Specifically, Baberowski and his colleagues base their plans on Carl Schmitt, who had already argued for dictatorial forms of government during the period of the Weimar Republic, and then legitimised Nazi rule after 1933. In October 2016, Baberowski gave the “Carl Schmitt Lecture” held at the invitation of the “Carl Schmitt Society” at the HU, to honour the memory of the Nazis’ most important lawyer.
This reactionary project is to be networked and expanded nationally and internationally through a number of partners. Most recently, Princeton University agreed to provide US$300,000 for a joint research project with Baberowski titled “From Totalitarian to Authoritarian Rule. Comparing Dictatorships in Transition.”
Baberowski’s attempt to quietly push the application for his Dictatorship Centre through a meeting of the Academic Senate failed, however, on January 15.
As Wolff relayed to the student parliament, the project had already been the subject of considerable criticism—both in the appraisal process, where it was denounced by two out of four peer reviewers, and also from students. Prior to the AS meeting, a student representative had posted excerpts of the project’s documents on Twitter and made critical comments. The IYSSE posted a statement headlined “Dictatorships as alternative political orders?—We say no!” on its homepage. The taz daily newspaper also addressed the issue and published an article criticising the project.
There then followed a storm of indignation led by Baberowski personally. Aping the style of the far-right Alternative for Germany (AfD), he attacked his own students on Facebook and Twitter as “criminals” and “left-wing extremists” and denounced the taz journalists as “denunciators.” A number of the right-wing media outlets, which had previously supported Baberowski, including the magazine Cicero and the right-wing dailies Frankfurter Allgemeine Zeitung and Die Welt, once again jumped up to support him.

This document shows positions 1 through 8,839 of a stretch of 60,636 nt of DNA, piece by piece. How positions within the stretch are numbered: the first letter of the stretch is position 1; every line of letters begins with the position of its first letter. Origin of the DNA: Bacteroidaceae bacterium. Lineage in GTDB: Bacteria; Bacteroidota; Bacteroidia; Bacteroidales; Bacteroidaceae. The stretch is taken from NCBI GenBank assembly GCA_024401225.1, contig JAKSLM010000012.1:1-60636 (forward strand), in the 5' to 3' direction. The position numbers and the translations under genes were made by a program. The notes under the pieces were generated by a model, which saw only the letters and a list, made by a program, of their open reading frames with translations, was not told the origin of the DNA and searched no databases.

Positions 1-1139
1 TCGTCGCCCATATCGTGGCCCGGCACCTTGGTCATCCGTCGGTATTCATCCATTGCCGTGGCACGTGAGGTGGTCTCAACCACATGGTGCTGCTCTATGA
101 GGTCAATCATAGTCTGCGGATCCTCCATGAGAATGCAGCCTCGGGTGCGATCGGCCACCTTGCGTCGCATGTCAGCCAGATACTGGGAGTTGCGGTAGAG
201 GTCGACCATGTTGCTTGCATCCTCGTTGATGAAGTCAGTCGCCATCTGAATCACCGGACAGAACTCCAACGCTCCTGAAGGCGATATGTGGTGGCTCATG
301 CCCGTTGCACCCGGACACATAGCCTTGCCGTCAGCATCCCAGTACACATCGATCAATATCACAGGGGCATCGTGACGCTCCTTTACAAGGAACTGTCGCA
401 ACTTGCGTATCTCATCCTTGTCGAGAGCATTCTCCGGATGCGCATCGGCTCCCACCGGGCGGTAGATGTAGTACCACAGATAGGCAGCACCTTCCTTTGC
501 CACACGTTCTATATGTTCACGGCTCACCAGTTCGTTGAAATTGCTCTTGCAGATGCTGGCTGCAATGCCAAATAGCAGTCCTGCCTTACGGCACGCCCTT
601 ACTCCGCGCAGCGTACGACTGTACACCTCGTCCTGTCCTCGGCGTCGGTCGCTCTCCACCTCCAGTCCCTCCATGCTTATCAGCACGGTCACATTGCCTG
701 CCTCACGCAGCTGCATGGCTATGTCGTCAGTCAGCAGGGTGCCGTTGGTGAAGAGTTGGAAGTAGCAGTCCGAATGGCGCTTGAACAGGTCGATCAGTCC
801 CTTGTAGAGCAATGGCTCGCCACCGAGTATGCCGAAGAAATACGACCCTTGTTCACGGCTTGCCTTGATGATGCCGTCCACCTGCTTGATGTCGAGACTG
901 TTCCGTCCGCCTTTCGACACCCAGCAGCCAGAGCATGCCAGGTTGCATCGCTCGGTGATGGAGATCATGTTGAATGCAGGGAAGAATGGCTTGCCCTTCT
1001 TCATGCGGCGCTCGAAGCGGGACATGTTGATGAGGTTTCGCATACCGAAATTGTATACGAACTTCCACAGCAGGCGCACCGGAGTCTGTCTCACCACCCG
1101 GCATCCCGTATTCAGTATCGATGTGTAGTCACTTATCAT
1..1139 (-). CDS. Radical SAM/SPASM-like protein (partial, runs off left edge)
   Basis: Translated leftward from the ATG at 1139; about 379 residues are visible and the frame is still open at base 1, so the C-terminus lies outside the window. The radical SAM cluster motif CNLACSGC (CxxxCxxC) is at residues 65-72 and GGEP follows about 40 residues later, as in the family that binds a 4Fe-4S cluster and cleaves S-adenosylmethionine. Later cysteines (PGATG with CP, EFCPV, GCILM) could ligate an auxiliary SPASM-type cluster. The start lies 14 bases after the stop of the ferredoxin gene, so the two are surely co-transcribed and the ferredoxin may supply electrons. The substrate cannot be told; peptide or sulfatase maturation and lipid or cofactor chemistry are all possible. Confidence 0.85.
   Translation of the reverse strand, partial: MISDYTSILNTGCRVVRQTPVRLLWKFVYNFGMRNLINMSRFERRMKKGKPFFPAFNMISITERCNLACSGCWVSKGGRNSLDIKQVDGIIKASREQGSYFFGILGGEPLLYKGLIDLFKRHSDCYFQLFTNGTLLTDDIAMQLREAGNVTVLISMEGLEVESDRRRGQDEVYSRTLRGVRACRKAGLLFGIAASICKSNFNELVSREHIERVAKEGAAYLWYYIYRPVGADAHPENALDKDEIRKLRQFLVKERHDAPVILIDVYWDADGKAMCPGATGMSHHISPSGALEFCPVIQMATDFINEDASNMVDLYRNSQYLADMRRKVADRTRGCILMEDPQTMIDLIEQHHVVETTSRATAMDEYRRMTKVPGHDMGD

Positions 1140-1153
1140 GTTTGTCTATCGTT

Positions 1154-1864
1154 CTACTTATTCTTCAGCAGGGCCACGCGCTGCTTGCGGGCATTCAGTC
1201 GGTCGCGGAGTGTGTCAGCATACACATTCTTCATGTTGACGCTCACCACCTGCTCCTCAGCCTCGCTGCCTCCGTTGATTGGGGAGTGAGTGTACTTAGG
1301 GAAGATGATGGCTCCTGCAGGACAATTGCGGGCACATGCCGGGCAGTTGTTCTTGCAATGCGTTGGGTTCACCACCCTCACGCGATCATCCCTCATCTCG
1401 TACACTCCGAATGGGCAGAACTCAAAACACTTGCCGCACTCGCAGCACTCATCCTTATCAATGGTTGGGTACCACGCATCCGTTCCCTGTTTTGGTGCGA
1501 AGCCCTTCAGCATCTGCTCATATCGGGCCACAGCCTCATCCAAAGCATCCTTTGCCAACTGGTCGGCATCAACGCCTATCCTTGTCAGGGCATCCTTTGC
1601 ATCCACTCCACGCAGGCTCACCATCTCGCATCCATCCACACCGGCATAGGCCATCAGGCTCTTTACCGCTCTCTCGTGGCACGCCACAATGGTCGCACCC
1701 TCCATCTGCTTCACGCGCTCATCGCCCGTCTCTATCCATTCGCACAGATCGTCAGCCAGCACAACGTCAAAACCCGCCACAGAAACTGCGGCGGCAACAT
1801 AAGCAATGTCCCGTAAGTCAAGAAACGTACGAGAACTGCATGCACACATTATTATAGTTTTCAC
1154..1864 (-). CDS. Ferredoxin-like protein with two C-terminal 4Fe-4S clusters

“A hysterical campaign was launched aimed at silencing student criticism,” Wolff emphasised. The project was subsequently dropped from the agenda of the meeting and postponed indefinitely due to the broad opposition. Some of the professors who had evidently opted in favour of a speedy adoption of the application, reacted with outrage and verbally attacked the student representative for his tweets, Wolff said.
The university president, Sabine Kunst, a Social Democrat, who had already filed a lawsuit against the student council at the behest of the AfD, reacted with authoritarian measures aimed at suppressing the student opposition to Baberowski’s right-wing think tank and the machinations of the HU leadership.
Kunst introduced a motion to amend the procedural rules at the next AS meeting to restrict access to the meeting’s protocols. Although this proposal met with opposition in the committee and has yet to be adopted, it has a clear goal: to suppress all information about the dubious and right-wing think tanks the university plans to finance in future. All and every criticism on the part of students and the media is to be prevented and intimidated from the outset.
These plans will not succeed. The resolution adopted by the student parliament and the public exposure of the dictatorship centre are yet another blow to Baberowski and the right-wing operations of the university administration.
The powerful vote in favour of the IYSSE motion is indicative of the broad opposition among students to the increasing turn to the right by the political establishment in Germany and internationally. The question of political perspective is decisive. In the final analysis, preventing the return of dictatorship and fascism requires a struggle against the source of this development: the capitalist system. The IYSSE therefore calls on all students and young people to join the building of an international socialist movement of the working class.